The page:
Monday, December 3, 2007

I Won!

Last week, there was an op-ed writing contest for the Cato interns. Long story short, I won! Here's my editorial:


Twenty years ago, the internet was still called the Information Super Highway, satellite dishes were humongous backyard-eyesores, and cable television only had 36 channels. My, how times have changed.

This week, the FCC will hold a meeting to discuss a recent report that could lead to expanded regulation of cable television. A federal law passed in 1984 determined that if the cable industry ever grew "too dominant" and passed the 70/70 rule - that is, if cable services reached 70% of people and 70% of those people became subscribers - then the FCC would be given new powers to regulate the industry.

The FCC's recent figure of 71.4% cable-subscription rate has been contested by the National Cable and Telecommunications Association. Their estimates place that number at just below 60%. Also, cable providers have been losing subscribers over the years to satellite and phone companies that provide video services, and the industry as a whole has seen stock prices flat-line or decline in recent months.

The aim of the FCC's expanded regulatory powers, should the 71.4% figure be deemed accurate, would be to promote a competitive environment and "diverse information sources." This is roughly translates to ensuring that enough women and minorities get to own or lease cable channels, and requiring cable providers to carry those channels. Let's entertain this idea for a moment: if currently successful cable channels are dropped by broadcasters in order to carry channels that, diversity-friendly or not, previously had no market for them, what exactly is the benefit to the cable TV customers? Additionally, how will this increase competition for the "too-dominant" cable TV industry?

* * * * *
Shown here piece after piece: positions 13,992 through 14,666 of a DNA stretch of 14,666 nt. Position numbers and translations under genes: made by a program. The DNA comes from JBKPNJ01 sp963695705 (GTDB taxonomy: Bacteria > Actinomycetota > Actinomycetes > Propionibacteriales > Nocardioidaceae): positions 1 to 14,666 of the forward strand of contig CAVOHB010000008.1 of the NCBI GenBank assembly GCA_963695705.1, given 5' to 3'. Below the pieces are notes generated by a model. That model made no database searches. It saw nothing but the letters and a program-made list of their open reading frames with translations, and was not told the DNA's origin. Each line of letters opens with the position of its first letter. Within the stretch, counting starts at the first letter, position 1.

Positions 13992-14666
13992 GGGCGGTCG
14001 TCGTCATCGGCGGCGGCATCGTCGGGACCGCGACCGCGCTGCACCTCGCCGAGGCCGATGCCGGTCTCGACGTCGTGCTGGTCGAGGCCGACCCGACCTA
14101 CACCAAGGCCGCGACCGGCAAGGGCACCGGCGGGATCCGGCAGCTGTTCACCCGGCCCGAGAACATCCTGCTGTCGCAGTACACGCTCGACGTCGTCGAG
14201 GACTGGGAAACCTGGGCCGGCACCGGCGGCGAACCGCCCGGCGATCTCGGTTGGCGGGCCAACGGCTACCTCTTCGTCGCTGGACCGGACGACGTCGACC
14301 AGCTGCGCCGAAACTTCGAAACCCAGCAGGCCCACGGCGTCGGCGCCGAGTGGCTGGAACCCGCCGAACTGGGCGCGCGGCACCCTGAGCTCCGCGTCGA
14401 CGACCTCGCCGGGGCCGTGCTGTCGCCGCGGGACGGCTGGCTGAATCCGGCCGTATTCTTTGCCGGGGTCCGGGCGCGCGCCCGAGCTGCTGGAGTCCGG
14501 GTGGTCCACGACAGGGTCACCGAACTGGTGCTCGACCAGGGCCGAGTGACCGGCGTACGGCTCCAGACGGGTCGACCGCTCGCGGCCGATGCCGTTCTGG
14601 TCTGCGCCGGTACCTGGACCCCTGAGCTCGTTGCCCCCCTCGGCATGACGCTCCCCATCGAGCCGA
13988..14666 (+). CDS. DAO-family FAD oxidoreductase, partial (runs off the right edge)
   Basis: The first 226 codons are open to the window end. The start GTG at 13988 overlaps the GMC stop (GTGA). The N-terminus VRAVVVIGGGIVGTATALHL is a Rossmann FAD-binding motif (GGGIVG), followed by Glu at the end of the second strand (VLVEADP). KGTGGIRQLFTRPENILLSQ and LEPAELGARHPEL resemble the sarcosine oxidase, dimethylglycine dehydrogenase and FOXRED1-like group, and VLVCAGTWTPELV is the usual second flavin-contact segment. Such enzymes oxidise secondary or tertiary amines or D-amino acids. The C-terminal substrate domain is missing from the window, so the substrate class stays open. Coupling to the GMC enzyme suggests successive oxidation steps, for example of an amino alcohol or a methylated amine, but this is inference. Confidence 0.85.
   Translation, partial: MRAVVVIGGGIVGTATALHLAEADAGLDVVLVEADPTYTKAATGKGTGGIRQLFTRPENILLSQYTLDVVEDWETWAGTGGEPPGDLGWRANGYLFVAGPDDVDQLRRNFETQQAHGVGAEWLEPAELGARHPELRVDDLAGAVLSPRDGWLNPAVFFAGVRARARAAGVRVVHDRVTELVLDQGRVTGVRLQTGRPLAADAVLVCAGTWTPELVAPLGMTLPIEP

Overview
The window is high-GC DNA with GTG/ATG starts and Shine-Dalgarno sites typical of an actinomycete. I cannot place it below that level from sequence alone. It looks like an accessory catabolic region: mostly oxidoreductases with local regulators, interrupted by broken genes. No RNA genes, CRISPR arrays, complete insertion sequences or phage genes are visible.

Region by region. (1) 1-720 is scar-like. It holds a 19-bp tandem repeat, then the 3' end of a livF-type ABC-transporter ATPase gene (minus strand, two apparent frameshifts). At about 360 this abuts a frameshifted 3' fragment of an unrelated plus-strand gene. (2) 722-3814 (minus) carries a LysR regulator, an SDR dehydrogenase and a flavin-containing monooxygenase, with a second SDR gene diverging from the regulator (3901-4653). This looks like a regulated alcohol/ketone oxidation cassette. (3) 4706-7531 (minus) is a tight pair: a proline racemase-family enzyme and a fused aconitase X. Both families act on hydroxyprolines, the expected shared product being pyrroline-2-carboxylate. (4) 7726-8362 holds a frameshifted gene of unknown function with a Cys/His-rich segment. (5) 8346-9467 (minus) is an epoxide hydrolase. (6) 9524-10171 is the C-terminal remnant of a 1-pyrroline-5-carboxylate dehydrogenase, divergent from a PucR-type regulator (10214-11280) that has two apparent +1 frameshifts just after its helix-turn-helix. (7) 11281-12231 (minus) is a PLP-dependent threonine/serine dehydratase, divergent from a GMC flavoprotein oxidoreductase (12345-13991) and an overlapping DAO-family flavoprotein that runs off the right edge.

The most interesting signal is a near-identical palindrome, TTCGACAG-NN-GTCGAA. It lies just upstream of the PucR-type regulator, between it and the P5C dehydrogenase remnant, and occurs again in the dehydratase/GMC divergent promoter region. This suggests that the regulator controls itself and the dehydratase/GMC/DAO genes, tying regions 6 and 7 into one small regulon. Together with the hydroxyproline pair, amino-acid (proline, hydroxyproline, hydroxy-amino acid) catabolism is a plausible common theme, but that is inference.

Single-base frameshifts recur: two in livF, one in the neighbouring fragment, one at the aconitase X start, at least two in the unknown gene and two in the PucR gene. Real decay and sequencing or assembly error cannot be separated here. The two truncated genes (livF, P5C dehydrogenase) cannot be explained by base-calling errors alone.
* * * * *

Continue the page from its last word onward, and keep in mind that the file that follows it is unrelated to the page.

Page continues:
Competition for cable television providers already exists. Direct TV, Dish Network, and Verizon FIOS are the first three competitors that come to mind. The internet is quickly becoming a fierce competitor, too, with peer-to-peer video sites like Joost, and music and video marketplaces like iTunes providing everything that cable companies do, either for free in the case of Joost, or for a small per-download fee. The internet represents an unregulated gold mine for diverse information sources – Google news provides news from over 4,500 sources daily, and Youtube has become a cauldron for user-generated video entertainment.

It's unclear just exactly what cable regulation would accomplish – aside from more red tape. Television media is currently in a transitional stage, as video-on-demand and digital video recorders are giving consumers greater choices about what, when, and how they watch television. The freedom to choose what we watch and how we watch it will not be stopped by bureaucrats who purport to know what we ought to have access to. As consumers, we can be certain of one thing: as technology continues to evolve, our choices will continue to expand.

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